The Humanity of Strangers

 

I will sometimes get irrationally annoyed while I am driving. I will be following the speed limit, and someone at the stoplight ahead will make a right on red, turning in front of me. And if I have to use my brakes, I get annoyed, and if the person who cut ahead of me is driving below the speed limit, I get angry. This person could have waited five seconds for me to pass, and then turned onto the road. They are now slowing me down. When this same person does not maintain the same lane as he is turning at the next light, I will be driving right on their back bumper, ready to hold down my horn.

God forbid this person has an Obama bumper sticker.

But then at the next light I change lanes and am pulling up beside this other driver, this object of my spite. I get a look at him, though we do not make eye-contact, and I can see in his face that he is worried. I feel remorse. I feel bad for antagonizing this person by tailgating him for 1.4 miles, even if he never noticed. I begin to make excuses for him, sure that is he dealing with the death of a relation, bad news from a wife who is packing herself a suitcase, or just on the phone with a boss who is no longer going to give him a paycheck. I can even understand how someone can become, through no fault of their own, deluded enough to support a politician.

Similar grievances happen at the grocery store. I am getting angry at the woman in line in front of me, because she has exactly four items, and she is going through a binder of coupons. I am in a hurry. My child keeps grabbing candy off the rack beside us, and I have nowhere to move. There is no reason for this to take so long, she is buying four boxes of generic pancake mix that are already on sale, why does this creature need a binder of coupons?

But the woman looks up at me and apologizes, was absolutely sure she had the coupons out already, gosh what a hectic day she’s been having, she is sure she has a five dollar bill in here somewhere, really sorry this is taking so long. I feel bad. I imagine this woman is taking care of her grandchildren because her daughter is addicted to FDA-prescribed heroin. She probably has little money, and is a professional coupon-er, one of those people who will sometimes leave with full grocery carts for $5. I respect this woman.

And I try to remember these things the next time I’m on the highway and someone is driving slowly in the express lane, while talking on their cellphone. I try to remind myself that I have little ability to imagine the driver as a person. I have not met that person, this driver who is slowing me down, he or she is nothing but a concept to me, a undefined placeholder for the human being who is driving this vehicle, slowly, in front of me.

I try to remind myself how little I view other people as actual human beings, especially those I cannot see or cannot speak to, cannot interact with – these people are placeholders, vague molds with no filling; bodies, without humanity. I know absolutely nothing about them, and my mind finds it difficult to fill these empty molds with identities, issues, emotions, circumstances, histories. Because my mind is focused on the here-and-now, or on my job, or my family, or what I should do with my hair before my brother’s wedding because I look homeless. I am unable to fill the thousands of molds of the individuals who cross the street without looking, slow down traffic, hold up the grocery line, take forever to return my desired book to the library… every day, a thousand reasons to be angry at and spiteful of a thousand different people – who would actually trust Donald Trump’s mouth? Why do these assholes spend $100,000 on these fucking Porsche minivans?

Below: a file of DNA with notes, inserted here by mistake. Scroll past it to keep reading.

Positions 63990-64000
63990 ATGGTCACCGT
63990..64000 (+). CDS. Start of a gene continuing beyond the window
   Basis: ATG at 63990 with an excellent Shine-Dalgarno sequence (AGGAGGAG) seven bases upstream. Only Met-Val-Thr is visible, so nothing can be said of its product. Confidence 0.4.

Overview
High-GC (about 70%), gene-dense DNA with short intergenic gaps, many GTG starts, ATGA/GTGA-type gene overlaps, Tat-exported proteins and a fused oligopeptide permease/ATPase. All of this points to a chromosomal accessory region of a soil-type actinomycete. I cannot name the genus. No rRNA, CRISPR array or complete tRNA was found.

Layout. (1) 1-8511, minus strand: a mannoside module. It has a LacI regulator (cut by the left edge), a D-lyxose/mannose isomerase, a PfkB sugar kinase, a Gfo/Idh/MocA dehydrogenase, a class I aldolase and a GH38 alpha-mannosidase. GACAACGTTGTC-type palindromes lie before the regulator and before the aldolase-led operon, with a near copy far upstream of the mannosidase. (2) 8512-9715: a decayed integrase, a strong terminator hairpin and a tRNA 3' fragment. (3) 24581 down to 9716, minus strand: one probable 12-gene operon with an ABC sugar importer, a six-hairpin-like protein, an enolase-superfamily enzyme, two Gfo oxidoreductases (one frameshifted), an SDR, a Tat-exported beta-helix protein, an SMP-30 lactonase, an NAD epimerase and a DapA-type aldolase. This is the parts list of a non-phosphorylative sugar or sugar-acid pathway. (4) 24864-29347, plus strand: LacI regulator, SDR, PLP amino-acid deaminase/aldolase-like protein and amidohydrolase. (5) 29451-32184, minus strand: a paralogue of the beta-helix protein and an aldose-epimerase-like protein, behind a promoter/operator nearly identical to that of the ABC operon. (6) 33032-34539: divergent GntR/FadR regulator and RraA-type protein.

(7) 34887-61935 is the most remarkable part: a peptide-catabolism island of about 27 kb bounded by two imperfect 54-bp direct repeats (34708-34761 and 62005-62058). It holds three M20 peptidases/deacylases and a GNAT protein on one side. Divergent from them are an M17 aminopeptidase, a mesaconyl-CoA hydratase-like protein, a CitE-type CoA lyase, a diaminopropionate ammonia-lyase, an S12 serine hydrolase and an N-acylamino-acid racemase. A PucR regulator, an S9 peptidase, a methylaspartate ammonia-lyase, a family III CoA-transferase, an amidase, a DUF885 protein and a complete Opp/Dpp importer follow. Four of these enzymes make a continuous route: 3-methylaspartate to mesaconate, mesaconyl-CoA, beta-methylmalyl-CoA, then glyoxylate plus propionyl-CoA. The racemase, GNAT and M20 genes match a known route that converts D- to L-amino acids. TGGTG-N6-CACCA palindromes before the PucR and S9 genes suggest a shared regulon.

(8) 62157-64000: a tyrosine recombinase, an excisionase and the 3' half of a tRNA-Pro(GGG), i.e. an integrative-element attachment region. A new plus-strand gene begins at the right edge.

But I cannot imagine them. And if I met these people, I know I would begin to make one thousand excuses for them, and I would imagine their parents neglecting them, their classmates teasing them, their health insurance charging exorbitant fees and the pressures they feel from a society hell-bent on glitz and ownership of the glitz.

And I do not think this goes without saying, that imagination is the pre-requisite of empathy; that it takes cognitive effort, work, to imagine the life of a person I have no contact with. That, until I have met a person, until they have spoken to me and shown me the color of their eyes – until I am forced to see them beyond their immediate effect on my own person, I do not see them at all: they are only the effects they have upon me, superficially. I do not think this goes without saying, that our immediate, default perceptions do not perceive other people as human beings.

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One comment

  1. davekingsbury · March 28, 2016

    Empathy is way harder than sympathy, which too often becomes sentiment. I like the old idea of walking two weeks in another’s shoes.

    Liked by 1 person

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